Whitbread Brewery was one of the great brewing houses of the London porter boom, and later one of the “Big Six” brewers that dominated British brewing in the late 20th century. Samuel Whitbread began brewing in London in 1742, and in 1750 moved to the famous Chiswell Street brewery, which no longer brews but still stands in London. Whitbread seized the opportunities presented by the Industrial Revolution and invested in steam power to create the first purpose-built mass-production brewery in Britain. Porter—the beer that was sweeping London at the time—thrived on large-scale brewing, and the economies of scale made Whitbread the largest brewer in London by the end of the 18th century, when the city was arguably the most influential in the beer world.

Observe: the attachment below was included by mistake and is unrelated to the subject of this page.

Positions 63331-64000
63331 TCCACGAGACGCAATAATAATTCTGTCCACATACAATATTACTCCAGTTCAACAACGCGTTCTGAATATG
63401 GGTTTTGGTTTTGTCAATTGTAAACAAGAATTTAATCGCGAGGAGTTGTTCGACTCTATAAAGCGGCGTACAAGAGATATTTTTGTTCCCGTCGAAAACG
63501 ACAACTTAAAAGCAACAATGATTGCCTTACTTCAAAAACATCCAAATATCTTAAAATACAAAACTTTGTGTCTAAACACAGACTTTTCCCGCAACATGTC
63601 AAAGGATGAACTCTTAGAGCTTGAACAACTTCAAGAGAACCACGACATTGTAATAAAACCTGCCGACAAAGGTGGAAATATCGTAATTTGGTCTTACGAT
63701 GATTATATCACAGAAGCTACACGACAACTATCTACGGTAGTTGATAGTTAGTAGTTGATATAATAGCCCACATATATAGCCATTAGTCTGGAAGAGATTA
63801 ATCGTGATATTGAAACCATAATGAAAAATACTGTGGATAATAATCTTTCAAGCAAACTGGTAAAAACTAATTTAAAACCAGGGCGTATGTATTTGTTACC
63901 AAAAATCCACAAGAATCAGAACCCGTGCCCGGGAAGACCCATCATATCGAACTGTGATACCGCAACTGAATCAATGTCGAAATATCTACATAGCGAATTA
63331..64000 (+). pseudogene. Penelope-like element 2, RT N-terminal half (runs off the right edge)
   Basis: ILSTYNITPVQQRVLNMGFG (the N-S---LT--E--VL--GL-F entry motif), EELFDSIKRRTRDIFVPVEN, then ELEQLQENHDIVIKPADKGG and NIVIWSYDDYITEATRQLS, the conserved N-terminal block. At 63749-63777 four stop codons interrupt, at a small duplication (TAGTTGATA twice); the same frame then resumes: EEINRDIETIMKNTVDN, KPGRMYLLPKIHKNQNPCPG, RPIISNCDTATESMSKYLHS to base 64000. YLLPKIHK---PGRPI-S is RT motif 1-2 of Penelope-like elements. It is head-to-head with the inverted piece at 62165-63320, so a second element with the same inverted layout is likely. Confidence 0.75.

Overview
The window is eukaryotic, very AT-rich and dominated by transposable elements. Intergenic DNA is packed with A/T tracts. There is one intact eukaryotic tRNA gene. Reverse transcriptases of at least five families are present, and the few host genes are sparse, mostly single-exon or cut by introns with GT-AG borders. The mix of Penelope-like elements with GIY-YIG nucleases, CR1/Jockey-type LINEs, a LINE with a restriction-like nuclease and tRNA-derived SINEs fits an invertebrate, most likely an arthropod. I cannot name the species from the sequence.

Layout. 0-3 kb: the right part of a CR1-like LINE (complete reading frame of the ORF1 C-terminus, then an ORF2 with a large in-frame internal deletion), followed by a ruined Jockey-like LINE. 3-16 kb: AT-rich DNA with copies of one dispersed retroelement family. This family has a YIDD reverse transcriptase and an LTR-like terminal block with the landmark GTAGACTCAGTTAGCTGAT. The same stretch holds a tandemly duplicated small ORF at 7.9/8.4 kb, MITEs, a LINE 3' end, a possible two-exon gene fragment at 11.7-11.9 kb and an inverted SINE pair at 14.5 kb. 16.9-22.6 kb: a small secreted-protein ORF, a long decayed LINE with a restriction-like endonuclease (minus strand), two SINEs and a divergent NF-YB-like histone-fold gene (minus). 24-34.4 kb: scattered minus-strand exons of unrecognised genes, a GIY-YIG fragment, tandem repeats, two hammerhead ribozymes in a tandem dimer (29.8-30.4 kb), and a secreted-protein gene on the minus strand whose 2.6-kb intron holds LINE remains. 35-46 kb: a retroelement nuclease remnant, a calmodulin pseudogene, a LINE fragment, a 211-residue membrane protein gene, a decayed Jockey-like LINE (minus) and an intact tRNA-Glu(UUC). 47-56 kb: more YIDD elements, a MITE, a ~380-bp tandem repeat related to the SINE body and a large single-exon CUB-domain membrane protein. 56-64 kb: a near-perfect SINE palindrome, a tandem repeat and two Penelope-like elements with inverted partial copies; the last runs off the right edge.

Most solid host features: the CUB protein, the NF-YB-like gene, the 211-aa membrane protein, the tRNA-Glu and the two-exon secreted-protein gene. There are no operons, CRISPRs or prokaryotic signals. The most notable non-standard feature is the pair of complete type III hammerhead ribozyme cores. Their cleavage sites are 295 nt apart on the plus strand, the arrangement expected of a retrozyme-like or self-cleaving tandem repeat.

Whitbread Brewery went on to produce a range of beer styles and brands, and acquired a large estate of tied pubs.
When entrepreneur Eddie Taylor precipitated a rapid consolidation in British brewing in the 1960s, Whitbread’s “umbrella scheme”—taking shares in smaller breweries to protect them from being swallowed by Taylor’s empire—eventually saw it become one of the Big Six breweries that between them accounted for 75% of Britain’s beer output.
The power of the Big Six eventually led to legislation restricting the number of pubs (2,000) that a brewery could own. The numbers of pubs they held before that was so vast (around 15,000–18,000) that the British beer and pub industry tends to refer to the legislation as the end of the tied house system. The new limit meant that a national brewer could no longer achieve their accustomed presence. Not a ban, yet because of the legislation, no national brewers own pubs any more.
In 2001 Whitbread sold its brewing operations to Interbrew (now Anheuser-Busch InBev). Today it refers to itself as “the UK’s largest hotel and restaurant group.”